The Empty Child
The Doctor: Wrong with it?! It’s brilliant! I’m not sure if it’s Marxism in action or a West End musical!
Production Code: 1.9.
Doctor Who Season: S27 (Ep9).
Story Number: 164a.
A story that meant Moffat dazzled us all from the start…
Looking at the pre-credits sequence now in 2011, some thoughts. The TARDIS spiraling on its way is similar to how The Eleventh Hour begins and an equally kinetic start to the story. “What’s the emergency?” “It’s mauve!” “Mauve?” Very Moffat. The snappy dialogue he’s now famed for using in his DW stories begins in this scene – and it continues throughout the story, particularly with the scenes with Nancy learning to trust the Doctor and the flirting between Rose and Jack.
There’s a misdirection with the Hartnell-era quote of “jumping the time tracks”, it’s a way of setting up the upcoming reveal, while also explaining they’re a month behind the trail. The way story is unfolds, making use of the unknown factor of when the story is set is a clever idea – the actual reveal is genius, it’s just could-be-anytime London streets but at the moment the Doctor realises why people think he’s making a joke there’s Rose floating over London grabbing onto the zeppelin, the German planes emphasing that yes it’s the Blitz. It’s an amazing scene with amazing effects. After using the time-travel moment as part of the mystery and drama Moffat’s deconstructing of Doctor Who (as is his wont) continues, the Doctor bemoaning the fact that his companions always seem to wander off.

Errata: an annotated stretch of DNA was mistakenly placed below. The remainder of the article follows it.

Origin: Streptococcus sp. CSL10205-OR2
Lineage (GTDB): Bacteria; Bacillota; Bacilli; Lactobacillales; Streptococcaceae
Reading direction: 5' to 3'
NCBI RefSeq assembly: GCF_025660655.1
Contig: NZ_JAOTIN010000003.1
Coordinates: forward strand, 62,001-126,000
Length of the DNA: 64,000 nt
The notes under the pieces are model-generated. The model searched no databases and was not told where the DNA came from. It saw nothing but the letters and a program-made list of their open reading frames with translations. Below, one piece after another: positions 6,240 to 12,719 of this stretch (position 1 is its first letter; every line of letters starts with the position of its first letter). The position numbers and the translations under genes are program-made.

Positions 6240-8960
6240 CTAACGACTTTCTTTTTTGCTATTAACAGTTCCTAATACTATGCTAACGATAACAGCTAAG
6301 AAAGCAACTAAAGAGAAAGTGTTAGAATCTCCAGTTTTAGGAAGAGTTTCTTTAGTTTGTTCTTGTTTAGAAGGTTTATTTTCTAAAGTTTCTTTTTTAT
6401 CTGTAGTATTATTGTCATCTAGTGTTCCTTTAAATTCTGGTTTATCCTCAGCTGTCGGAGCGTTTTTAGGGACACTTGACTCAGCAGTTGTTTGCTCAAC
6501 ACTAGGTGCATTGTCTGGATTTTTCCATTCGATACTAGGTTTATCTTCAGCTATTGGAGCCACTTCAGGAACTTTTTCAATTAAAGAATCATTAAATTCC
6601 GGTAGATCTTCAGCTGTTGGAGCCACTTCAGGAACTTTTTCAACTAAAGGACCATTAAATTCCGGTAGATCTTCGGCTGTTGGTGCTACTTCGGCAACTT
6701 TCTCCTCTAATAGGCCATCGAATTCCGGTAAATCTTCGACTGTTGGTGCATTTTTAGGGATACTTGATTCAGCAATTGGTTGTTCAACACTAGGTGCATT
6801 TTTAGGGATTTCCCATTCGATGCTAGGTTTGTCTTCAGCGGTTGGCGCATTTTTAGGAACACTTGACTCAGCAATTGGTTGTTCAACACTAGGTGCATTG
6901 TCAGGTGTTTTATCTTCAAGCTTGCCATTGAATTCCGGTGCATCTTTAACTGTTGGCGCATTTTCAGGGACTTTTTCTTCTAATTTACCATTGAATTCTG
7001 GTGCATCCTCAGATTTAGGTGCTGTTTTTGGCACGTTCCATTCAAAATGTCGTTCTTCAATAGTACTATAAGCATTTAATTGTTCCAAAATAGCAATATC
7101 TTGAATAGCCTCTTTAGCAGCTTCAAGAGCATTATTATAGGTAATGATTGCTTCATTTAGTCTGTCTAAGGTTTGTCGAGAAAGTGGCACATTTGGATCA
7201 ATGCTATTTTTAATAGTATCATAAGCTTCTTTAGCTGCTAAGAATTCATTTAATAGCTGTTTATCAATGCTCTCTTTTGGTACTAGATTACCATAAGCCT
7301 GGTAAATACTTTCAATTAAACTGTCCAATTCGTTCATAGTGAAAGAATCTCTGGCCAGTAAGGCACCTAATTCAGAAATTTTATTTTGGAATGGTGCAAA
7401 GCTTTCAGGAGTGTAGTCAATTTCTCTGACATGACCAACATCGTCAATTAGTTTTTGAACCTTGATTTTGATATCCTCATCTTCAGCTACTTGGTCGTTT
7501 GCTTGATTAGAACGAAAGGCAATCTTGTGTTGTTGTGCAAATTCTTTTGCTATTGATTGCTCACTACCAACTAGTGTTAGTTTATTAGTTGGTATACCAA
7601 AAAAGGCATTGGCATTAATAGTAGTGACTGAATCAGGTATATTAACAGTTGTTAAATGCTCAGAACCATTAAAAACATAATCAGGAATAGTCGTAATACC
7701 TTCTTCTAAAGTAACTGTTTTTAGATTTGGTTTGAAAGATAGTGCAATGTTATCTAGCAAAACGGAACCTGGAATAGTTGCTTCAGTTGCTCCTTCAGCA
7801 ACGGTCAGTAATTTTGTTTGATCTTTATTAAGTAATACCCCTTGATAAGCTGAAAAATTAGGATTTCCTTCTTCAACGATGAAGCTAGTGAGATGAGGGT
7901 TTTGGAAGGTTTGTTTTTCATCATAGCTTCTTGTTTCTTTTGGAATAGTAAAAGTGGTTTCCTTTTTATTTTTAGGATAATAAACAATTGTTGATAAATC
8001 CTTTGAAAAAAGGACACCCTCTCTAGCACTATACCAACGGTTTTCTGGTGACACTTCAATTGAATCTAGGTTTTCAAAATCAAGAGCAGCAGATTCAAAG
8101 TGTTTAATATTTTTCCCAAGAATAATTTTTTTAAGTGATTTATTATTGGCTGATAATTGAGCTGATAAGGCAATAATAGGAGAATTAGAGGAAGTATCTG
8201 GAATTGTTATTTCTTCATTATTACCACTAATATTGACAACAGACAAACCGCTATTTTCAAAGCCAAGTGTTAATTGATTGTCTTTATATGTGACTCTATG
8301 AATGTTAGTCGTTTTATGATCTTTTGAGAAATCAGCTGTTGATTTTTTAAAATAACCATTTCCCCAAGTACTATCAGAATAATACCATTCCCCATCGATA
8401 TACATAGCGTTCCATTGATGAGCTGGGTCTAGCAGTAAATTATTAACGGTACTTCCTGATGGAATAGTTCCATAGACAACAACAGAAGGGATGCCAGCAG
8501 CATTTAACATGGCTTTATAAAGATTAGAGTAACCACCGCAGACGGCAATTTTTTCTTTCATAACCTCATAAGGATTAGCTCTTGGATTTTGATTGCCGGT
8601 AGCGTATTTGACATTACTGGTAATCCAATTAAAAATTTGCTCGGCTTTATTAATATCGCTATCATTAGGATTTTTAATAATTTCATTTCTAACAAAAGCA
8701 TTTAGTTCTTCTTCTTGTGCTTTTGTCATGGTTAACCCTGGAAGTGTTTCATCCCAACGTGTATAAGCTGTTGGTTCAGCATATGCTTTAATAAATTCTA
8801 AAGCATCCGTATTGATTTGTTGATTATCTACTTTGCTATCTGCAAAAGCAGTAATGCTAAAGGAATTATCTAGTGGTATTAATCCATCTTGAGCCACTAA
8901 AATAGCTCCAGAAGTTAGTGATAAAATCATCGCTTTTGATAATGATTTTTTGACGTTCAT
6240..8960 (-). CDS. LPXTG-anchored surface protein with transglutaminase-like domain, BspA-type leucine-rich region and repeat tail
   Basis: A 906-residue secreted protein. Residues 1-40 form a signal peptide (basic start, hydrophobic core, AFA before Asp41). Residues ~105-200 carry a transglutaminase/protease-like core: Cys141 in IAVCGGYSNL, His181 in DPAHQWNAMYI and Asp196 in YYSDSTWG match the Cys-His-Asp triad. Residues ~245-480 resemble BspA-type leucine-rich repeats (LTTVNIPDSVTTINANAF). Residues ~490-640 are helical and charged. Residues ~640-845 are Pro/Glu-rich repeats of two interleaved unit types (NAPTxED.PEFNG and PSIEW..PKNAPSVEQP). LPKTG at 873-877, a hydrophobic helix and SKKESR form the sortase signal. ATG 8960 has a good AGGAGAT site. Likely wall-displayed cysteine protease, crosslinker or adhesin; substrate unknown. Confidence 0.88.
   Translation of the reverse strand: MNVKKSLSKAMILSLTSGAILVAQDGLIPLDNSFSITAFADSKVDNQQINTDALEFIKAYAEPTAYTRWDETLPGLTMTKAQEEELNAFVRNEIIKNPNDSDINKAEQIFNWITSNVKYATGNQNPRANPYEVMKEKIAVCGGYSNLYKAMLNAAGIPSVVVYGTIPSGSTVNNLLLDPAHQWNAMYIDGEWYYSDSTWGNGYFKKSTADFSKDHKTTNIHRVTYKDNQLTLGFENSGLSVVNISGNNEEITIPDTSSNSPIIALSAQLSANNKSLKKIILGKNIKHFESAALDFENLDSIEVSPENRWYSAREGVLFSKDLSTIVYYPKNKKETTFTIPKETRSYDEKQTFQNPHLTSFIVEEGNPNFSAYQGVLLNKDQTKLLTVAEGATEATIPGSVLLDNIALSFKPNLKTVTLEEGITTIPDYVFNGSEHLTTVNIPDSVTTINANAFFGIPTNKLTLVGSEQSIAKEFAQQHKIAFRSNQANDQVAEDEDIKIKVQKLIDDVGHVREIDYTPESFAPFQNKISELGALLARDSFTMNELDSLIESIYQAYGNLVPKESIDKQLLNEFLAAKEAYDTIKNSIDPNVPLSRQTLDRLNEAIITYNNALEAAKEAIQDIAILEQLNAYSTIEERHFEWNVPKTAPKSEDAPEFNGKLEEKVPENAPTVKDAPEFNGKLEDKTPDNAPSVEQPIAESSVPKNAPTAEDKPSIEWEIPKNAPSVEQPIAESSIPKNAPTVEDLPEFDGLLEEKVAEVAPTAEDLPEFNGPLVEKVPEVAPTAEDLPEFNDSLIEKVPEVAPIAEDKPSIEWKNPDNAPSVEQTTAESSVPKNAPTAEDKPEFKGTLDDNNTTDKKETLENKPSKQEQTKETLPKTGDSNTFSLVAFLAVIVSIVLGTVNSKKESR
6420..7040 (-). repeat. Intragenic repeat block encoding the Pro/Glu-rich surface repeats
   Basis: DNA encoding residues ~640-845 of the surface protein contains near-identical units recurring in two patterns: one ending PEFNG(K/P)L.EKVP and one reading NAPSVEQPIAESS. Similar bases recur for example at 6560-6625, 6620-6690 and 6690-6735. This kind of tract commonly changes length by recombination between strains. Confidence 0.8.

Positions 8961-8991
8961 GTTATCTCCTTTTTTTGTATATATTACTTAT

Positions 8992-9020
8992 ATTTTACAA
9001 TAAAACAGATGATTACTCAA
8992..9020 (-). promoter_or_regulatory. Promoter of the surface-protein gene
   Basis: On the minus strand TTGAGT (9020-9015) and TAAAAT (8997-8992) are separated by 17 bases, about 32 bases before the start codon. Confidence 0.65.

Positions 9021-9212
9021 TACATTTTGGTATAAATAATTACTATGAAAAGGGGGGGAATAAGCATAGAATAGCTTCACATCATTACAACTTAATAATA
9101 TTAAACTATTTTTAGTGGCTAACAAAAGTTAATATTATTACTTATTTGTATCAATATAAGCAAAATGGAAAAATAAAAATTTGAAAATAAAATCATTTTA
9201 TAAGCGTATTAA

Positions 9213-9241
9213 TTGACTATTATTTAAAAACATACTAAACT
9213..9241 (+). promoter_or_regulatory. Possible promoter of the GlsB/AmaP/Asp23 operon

It’s entirely appropriate that Jack is introduced to Doctor Who with his very first line of dialogue “Nice bottom!”, gazing at Rose through his binoculars as she dangles over London. So, the companion has “wandered off”, and her and the Doctor each have their plotline that converge at the end.
She literally has her head in the clouds (and as she’s spellbound by Jack’s dreaminess, metaphorically), but the Doctor is down at a more gritty street level – with Nancy and her group of street kids. The small speech he gives her about one “damp little island” standing up to Hitler is followed by another line of pleasing ambiguity as she says she has to go back to the kids – “Go on, do what you’ve got to do, save the world” – he could equally be talking about the Brits and what they’ll have to do over the next few years.
The actual “empty child” is wonderfully spooky, and the tension is ratcheted up expertly by Moffat whenever it appears. Nancy explains to one kid that’s “it’s like a game” to get her to move, but, on one level it is like a game – you can’t let it touch you, it’s a game of tag with deadly consequences, as Doctor Constantine explains near the end of the ep. Constantine’s transformation is a grotesque spectacle leading to a magnificent cliffhanger.